Published: 2 September 2015


Reminder: Interactions Resulting in Serotonin Syndrome

Prescriber Update 36(3): 35
September 2015

Key Messages

  • Serotonin syndrome can result from a pharmacodynamic interaction between medicines with serotonergic effects.
  • Medicines with serotonergic effects also include medicines other than antidepressants such as tramadol, methylene blue and linezolid.
  • Healthcare professionals are reminded that patients taking more than one serotonergic medicine are at an increased risk of developing serotonin syndrome.

Healthcare professionals are reminded that the risk of developing serotonin syndrome is increased in patients taking more than one serotonergic medicine.

The Centre for Adverse Reactions Monitoring (CARM) has recently received two reports of patients taking regular fluoxetine who developed serotonin syndrome after tramadol was started. The symptoms improved after tramadol was stopped.

Although tramadol is an analgesic, it also has serotonergic effects and should be avoided in patients taking serotonin reuptake inhibitors.

Pharmacodynamic interactions include interactions that occur between medicines which have similar pharmacological effects or adverse effects1. Serotonin syndrome is an example of a pharmacodynamic interaction where two or more medicines with serotonergic effects interact resulting in serotonin toxicity.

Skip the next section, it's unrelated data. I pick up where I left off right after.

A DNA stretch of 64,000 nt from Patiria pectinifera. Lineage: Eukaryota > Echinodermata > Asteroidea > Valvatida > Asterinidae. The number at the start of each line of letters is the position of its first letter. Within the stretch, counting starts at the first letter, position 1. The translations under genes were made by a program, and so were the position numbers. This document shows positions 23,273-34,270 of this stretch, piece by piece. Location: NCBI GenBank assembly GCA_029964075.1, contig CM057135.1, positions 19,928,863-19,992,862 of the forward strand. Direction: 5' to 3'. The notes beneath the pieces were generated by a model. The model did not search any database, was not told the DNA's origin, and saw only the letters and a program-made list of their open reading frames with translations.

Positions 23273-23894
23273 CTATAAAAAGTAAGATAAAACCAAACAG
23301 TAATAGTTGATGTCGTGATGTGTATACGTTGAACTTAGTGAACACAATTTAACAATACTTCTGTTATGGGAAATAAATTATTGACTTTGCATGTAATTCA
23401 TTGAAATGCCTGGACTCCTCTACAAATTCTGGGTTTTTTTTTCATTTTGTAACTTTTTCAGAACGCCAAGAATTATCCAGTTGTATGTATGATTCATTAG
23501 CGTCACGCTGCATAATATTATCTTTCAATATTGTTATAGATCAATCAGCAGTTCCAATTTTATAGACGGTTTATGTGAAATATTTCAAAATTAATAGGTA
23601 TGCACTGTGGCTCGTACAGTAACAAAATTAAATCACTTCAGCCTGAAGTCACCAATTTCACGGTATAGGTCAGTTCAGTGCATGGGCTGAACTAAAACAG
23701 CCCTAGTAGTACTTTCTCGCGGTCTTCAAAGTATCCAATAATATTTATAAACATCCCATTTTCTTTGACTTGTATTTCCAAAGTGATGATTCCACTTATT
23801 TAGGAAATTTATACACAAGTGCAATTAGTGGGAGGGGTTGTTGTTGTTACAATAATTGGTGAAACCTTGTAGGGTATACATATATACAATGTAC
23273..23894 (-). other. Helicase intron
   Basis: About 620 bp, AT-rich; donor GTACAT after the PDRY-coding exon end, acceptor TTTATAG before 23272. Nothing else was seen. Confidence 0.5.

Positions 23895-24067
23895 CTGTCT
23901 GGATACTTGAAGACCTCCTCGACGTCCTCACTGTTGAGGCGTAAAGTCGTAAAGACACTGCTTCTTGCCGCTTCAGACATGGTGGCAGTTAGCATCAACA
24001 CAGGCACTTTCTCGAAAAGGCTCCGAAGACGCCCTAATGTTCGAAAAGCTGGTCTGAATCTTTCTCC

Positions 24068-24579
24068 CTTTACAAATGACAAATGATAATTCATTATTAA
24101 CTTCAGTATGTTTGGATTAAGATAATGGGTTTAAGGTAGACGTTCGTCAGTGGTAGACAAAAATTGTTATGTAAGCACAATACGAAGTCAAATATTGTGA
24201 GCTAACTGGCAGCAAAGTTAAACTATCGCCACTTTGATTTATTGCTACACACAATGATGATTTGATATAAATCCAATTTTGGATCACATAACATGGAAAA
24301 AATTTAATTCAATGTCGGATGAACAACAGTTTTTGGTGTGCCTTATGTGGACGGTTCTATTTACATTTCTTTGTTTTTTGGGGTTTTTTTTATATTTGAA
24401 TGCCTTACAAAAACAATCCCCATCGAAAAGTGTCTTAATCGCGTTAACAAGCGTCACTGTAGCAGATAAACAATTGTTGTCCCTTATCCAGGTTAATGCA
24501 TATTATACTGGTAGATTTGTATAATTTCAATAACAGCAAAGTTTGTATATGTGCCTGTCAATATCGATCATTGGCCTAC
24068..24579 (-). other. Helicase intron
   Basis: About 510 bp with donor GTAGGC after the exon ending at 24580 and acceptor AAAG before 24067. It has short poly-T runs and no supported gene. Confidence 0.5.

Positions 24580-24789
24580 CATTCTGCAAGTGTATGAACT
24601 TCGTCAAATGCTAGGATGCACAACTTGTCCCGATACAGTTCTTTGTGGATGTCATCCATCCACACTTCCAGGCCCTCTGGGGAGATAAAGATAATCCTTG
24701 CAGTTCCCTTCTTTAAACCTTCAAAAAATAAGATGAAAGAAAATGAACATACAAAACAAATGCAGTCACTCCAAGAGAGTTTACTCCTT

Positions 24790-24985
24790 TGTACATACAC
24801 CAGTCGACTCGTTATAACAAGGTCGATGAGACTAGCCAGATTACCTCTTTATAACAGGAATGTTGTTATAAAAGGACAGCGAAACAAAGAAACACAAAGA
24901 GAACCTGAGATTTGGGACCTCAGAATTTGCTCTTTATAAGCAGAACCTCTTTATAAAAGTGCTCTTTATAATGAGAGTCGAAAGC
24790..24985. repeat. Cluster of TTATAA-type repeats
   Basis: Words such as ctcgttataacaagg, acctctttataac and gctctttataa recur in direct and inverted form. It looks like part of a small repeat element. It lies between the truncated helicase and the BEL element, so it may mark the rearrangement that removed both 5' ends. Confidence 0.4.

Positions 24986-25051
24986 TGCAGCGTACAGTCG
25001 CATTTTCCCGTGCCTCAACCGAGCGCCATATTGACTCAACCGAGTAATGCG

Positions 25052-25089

Further information on serotonin syndrome, including a summary table of serotonergic medicines, can be found in a previous edition of Prescriber Update2.

Healthcare professionals are encouraged to report all suspicions of medicine interactions to CARM. Reports may be submitted on paper or electronically (

  1. New Zealand Formulary. 2015. Drug interactions. NZF v37. URL: (accessed 14 July 2015).
  2. Medsafe. 2010. Serotonin syndrome/toxicity — reminder. Prescriber Update 31(4): 30–31. URL: (accessed 14 July 2015).
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